red Mexican bean
Pinto, Spanish for "painted," refers to the reddish streak found on this small, flavorful bean when dried (the streak fades when cooked). A favorite in chili and refried beans as well as baked beans and soup, dried pinto beans need a long simmer. Also available canned.
1 cup dried beans = 2 to 2-1/2 cups cooked
Substitute pink beans.
Choose dried beans that look plump, unwrinkled, and evenly colored. Pick over dried beans before using to remove any small pebbles.
Canned beans should be thoroughly rinsed and drained before using. Dried should be soaked before cooking, both to speed cooking time and to reduce any gas-causing tendencies. There are two ways to soak dried beans: Overnight soak: Rinse the beans, then cover with an inch of cold water and let soak at room temperature for at least four hours or overnight. Drain and rinse the beans before cooking them. Quick-soak method: Rinse the beans, then put in a saucepan, cover with an inch of water, and bring to a boil. Boil for a few minutes and then let them soak for an hour off the heat, drain, and then add fresh water and continue cooking.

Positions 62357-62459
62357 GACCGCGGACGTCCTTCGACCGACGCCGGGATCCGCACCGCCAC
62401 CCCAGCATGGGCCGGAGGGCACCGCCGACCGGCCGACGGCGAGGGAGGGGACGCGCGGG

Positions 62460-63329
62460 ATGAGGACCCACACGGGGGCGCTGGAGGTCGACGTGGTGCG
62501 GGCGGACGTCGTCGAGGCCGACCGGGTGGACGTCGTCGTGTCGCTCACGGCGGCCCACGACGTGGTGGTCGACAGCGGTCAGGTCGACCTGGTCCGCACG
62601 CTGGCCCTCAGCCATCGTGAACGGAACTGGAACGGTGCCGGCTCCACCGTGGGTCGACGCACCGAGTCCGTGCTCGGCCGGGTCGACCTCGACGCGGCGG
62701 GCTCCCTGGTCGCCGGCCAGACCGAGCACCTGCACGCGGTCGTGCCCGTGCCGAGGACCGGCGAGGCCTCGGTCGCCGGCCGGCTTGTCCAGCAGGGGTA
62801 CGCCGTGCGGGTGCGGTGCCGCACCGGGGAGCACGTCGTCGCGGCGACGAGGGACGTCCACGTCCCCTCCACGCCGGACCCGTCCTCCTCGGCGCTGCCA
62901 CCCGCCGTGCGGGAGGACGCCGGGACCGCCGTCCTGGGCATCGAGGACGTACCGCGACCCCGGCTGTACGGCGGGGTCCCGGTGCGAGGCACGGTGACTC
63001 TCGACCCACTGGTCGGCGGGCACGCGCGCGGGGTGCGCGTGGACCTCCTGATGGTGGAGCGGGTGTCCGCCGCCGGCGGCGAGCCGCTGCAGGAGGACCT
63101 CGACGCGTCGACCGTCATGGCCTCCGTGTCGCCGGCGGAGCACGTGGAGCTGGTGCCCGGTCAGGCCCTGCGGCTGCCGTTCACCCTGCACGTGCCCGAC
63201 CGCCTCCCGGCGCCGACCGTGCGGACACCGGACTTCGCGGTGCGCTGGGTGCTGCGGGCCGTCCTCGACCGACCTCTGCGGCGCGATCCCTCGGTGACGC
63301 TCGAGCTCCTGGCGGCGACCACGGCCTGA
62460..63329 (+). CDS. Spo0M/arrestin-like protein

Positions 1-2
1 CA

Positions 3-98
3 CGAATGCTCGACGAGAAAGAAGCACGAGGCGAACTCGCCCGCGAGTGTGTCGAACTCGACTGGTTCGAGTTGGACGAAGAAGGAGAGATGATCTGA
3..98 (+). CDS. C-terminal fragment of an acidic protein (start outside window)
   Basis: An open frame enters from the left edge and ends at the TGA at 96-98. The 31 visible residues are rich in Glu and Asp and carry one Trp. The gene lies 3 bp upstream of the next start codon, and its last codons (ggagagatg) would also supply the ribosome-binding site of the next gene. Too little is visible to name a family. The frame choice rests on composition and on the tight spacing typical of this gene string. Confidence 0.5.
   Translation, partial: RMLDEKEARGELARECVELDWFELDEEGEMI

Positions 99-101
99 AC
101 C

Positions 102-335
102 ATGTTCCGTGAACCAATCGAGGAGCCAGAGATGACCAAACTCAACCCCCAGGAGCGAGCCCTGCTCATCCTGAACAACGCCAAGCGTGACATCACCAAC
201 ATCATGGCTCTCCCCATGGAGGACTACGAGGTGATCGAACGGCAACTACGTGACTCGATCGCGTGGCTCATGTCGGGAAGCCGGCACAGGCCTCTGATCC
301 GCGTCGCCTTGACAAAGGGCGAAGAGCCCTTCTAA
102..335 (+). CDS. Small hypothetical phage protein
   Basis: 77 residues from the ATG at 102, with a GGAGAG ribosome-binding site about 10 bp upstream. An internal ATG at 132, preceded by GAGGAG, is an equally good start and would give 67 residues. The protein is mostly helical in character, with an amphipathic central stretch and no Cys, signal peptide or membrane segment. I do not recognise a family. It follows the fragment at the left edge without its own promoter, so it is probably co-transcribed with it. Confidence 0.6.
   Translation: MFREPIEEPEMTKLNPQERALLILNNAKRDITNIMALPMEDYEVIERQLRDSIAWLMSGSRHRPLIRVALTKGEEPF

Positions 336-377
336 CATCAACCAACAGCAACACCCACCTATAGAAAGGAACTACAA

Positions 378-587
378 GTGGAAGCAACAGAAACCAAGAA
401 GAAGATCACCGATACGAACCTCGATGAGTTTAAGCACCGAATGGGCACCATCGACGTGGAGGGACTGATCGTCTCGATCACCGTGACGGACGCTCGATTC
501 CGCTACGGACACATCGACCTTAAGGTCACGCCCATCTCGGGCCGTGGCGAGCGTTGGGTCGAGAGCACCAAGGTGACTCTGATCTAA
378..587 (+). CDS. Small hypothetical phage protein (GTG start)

To cook, use 3 cups of water for each cup of uncooked beans; you can season the beans by adding bay leaves, herb sprigs, or garlic cloves to the cooking water. Pintos can take up to 2-1/2 hours to soften; begin checking at 1-1/2 hours. The myth that adding salt to beans while they cook will toughen their skins is completely false, so feel free to salt while cooking to boost the beans' flavor.
Canned beans have a shelf life of 2 to 3 years. Store dried beans in a covered container for up to 1 year. You can precook beans and store them, refrigerated, in their cooking liquid for up to 3 days.